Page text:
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Library Guides

Essay Writing: Research

Importance of research

Good essay writing involves doing a considerable amount of reading. Your aims are to:

1. Understand the issue(s) referred to in the essay topic

2. Develop a view (an answer to the question) 

3. Gather examples and evidence to support the view that you will put forward

Your examples and evidence must be referenced using the referencing format required by your department.

When you're reading academic texts, pay attention to how authors structure their arguments. How did they state their aim? How did they move from point to point? How did they use evidence? 

From general to specific and further reading

  • In deciding what to read, your first stop should be your reading list. Which of the readings relate to the topic?
  • Next, follow up any interesting works that are referenced in these readings. What books and articles did this author use? Could they be useful to you?
  • If you're struggling to understand certain fundamental concepts, or can't see how the arguments of various authors relate to one another, have a look at introductory works dealing with the general topic area. Again, what works are referred to, or suggested as 'further reading'? 
  • The Finding Sources Guide provides help on finding sources in the library. 

Active research

You should not attempt to read everything you come across that might be vaguely relevant to the topic. If you have taken the time to think about the essay topic, you will start your research and reading with thoughts in mind that will direct you to answering the question. In other words, you’ll be engaged in active research targeted to the requirements of the essay – a much more effective way to undertake your reading.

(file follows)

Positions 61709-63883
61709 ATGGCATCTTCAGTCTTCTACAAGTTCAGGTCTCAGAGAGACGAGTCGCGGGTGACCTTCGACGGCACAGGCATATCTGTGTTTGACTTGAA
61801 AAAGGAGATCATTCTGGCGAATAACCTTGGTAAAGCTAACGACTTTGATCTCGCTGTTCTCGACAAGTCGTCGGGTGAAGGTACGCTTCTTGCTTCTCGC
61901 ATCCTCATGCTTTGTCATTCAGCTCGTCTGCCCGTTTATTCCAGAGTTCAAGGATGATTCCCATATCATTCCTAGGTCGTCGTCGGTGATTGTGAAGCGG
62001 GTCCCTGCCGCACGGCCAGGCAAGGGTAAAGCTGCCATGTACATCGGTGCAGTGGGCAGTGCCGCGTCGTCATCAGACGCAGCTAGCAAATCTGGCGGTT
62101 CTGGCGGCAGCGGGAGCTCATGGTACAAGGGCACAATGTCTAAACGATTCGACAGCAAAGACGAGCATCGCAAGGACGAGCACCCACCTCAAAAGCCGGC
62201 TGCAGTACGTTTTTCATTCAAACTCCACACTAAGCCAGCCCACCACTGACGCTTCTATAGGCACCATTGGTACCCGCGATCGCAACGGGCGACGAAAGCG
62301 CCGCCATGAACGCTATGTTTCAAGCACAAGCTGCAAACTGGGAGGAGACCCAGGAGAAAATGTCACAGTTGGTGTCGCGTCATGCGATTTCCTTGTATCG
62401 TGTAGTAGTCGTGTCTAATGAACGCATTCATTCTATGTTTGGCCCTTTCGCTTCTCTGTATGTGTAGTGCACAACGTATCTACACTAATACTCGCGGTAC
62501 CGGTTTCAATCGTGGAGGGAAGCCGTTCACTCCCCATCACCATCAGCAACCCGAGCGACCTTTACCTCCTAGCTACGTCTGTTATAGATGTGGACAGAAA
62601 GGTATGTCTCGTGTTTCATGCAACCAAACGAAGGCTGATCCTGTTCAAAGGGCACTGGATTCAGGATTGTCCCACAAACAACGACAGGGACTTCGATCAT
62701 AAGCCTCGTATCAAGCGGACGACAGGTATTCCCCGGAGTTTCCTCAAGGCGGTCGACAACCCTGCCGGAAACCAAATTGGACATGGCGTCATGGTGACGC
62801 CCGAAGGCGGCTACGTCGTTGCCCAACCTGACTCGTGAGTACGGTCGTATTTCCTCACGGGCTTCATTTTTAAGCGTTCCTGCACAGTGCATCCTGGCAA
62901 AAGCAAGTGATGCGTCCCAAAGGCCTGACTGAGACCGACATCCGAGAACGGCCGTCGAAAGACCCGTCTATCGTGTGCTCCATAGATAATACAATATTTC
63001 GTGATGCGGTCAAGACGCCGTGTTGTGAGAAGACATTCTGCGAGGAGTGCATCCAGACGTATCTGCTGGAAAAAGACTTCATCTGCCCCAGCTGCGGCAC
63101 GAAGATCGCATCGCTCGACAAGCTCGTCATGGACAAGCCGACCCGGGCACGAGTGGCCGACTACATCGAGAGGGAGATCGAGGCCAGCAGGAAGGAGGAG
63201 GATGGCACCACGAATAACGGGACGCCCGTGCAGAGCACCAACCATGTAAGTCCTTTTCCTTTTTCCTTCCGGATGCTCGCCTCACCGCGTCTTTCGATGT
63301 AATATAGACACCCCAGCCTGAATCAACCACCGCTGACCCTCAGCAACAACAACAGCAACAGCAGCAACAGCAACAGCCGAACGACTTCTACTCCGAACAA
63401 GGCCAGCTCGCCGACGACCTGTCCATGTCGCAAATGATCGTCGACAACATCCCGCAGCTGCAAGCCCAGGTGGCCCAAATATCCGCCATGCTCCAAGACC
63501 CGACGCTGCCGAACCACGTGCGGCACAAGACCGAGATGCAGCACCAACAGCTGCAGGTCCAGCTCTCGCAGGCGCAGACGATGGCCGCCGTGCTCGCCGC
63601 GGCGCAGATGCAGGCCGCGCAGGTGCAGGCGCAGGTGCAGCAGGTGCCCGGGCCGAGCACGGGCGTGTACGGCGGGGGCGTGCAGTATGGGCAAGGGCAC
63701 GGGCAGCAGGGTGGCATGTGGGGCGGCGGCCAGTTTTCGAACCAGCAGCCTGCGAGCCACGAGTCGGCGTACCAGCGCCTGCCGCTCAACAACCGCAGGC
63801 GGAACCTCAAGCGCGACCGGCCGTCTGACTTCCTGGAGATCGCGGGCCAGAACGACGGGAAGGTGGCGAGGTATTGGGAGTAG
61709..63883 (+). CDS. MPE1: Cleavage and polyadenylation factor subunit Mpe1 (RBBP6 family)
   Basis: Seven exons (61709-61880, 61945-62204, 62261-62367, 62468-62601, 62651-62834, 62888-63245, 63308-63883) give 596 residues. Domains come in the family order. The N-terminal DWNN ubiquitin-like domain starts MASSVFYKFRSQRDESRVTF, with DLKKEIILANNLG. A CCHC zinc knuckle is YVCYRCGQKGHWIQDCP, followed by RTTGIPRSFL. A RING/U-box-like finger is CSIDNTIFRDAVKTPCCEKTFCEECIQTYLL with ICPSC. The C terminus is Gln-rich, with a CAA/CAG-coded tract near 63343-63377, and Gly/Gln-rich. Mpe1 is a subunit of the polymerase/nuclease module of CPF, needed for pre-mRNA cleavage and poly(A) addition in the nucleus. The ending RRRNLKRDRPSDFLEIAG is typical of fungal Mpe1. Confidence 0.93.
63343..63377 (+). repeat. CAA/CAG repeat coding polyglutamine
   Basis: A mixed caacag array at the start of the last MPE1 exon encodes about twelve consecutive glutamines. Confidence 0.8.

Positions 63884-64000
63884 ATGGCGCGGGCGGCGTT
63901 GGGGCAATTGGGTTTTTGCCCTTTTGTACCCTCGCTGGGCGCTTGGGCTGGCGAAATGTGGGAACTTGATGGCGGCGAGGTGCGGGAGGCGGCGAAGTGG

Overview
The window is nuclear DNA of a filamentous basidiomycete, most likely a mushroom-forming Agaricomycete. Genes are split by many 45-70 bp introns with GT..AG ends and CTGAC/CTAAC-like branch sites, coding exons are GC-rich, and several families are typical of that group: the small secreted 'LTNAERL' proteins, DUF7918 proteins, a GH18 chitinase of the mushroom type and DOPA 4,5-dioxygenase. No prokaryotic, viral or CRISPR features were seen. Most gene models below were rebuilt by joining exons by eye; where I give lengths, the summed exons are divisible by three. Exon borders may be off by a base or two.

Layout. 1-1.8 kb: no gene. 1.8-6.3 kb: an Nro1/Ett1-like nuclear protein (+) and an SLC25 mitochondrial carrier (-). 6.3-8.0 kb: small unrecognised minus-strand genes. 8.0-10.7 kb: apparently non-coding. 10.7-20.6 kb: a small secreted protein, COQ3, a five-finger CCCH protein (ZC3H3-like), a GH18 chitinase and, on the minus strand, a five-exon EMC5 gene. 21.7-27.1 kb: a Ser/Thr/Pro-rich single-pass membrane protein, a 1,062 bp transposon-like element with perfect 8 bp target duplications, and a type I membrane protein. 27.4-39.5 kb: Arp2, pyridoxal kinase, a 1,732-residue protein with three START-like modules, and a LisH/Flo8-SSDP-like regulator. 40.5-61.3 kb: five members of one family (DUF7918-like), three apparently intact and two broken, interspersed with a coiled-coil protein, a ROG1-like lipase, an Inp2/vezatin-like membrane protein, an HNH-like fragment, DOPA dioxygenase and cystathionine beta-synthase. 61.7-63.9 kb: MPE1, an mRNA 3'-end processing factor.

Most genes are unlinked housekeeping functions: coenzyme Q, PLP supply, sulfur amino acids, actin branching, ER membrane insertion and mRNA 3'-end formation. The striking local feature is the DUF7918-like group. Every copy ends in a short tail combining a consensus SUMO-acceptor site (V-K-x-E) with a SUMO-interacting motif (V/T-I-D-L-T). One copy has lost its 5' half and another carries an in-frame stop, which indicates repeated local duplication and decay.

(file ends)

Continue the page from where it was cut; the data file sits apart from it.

Critical reading

It's important to approach your reading as an active thinker. Scholars are not the Voice of Authority and their works should not be passively absorbed as 'undisputed fact'.

  • For every claim you encounter, ask 'how' and 'why'.
  • What evidence has been offered?
  • How has the author reasoned about this evidence?
  • Could there be alternative explanations?
  • How does this argument compare to the arguments of others? 
  • What school of thought is the author working in? Are they approaching the issue from a certain perspective?

If you think carefully about the claims you encounter in your reading, you will be able to develop your own view on the issue, and discuss the views of others in a considered and convincing way. When lecturers tell you to use your reading rather than simply repeat the ideas in your reading, this is what they mean.

Check the guide on Critical Thinking for more information on Effective Reading and Critical Reading. The video below also offers helpful advice on approaching texts critically. 


As you read, make notes, keep track of your references and start building your bibliography. Check the guide on Citation and Referencing for guidance on referencing and plagiarism.  

desk with papers and pens and some homework